It is thought that the Sewee Indians, a tribe who lived along the Carolina coast in the 1600s, once resided on the banks of Awendaw creek. “Sewee” is thought to mean “island” or “island people.” The tribe hunted and fished in the Awendaw tidal creeks and barrier islands in this area.
During colonial and revolutionary times this area in Awendaw was part of a giant barony (known as Manigault Barony, Sewee Barony, or Awendaw Barony) which consumed over 12,000 acres. It was owned by Gabriel Manigault during the revolution, who was the third richest man in the country at the time.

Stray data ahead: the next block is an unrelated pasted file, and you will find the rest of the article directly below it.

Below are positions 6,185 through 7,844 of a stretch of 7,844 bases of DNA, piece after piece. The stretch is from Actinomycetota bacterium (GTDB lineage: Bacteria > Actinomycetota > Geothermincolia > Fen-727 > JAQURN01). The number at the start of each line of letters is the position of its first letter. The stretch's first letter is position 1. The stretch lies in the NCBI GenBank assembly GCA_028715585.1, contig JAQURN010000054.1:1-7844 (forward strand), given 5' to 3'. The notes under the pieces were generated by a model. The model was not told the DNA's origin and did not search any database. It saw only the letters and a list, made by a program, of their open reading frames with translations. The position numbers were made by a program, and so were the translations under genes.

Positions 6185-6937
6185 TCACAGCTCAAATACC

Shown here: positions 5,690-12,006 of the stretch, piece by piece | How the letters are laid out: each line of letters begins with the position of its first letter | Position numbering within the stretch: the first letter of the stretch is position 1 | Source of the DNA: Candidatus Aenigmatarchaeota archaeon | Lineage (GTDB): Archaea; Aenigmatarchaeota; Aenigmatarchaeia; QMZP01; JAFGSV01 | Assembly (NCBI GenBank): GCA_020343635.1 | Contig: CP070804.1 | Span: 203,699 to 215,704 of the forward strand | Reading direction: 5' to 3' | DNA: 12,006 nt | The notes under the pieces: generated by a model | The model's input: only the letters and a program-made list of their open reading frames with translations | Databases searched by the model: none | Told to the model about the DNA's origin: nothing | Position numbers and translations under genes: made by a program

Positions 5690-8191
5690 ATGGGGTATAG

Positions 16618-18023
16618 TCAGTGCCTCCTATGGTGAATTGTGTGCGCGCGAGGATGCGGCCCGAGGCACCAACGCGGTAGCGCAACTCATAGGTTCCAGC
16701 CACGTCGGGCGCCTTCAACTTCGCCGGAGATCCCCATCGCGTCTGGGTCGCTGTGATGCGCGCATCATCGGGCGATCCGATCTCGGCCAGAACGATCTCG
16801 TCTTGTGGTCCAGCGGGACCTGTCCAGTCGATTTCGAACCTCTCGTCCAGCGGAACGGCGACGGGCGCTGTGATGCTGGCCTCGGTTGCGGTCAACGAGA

Tim Penniger, who co-authored a book about Awendaw’s history, said “If George Washington slept everywhere they said he slept, he would have been comatose,” but George Washington did stay at Manigault Barony before his grand entrance into Charleston during the Revolutionary War. Since Gabriel Manigault was so instrumental in the funding for the Revolution, it’s speculated that Washington visited the barony as a sign of appreciation to the Manigault family.
According to local legend, just before Gabriel Manigault was scheduled to leave the area to join the Army, he buried all of his valuables on his land and told no one their secret location. He was killed a week later, and residents still wonder about the Manigault family treasure.
There is little known about the style, size, or structure of Manigault Barony, but it’s safe to assume it was destroyed by a fire. Carbonized nails, melted glass, and charcoal, riddle the former grounds.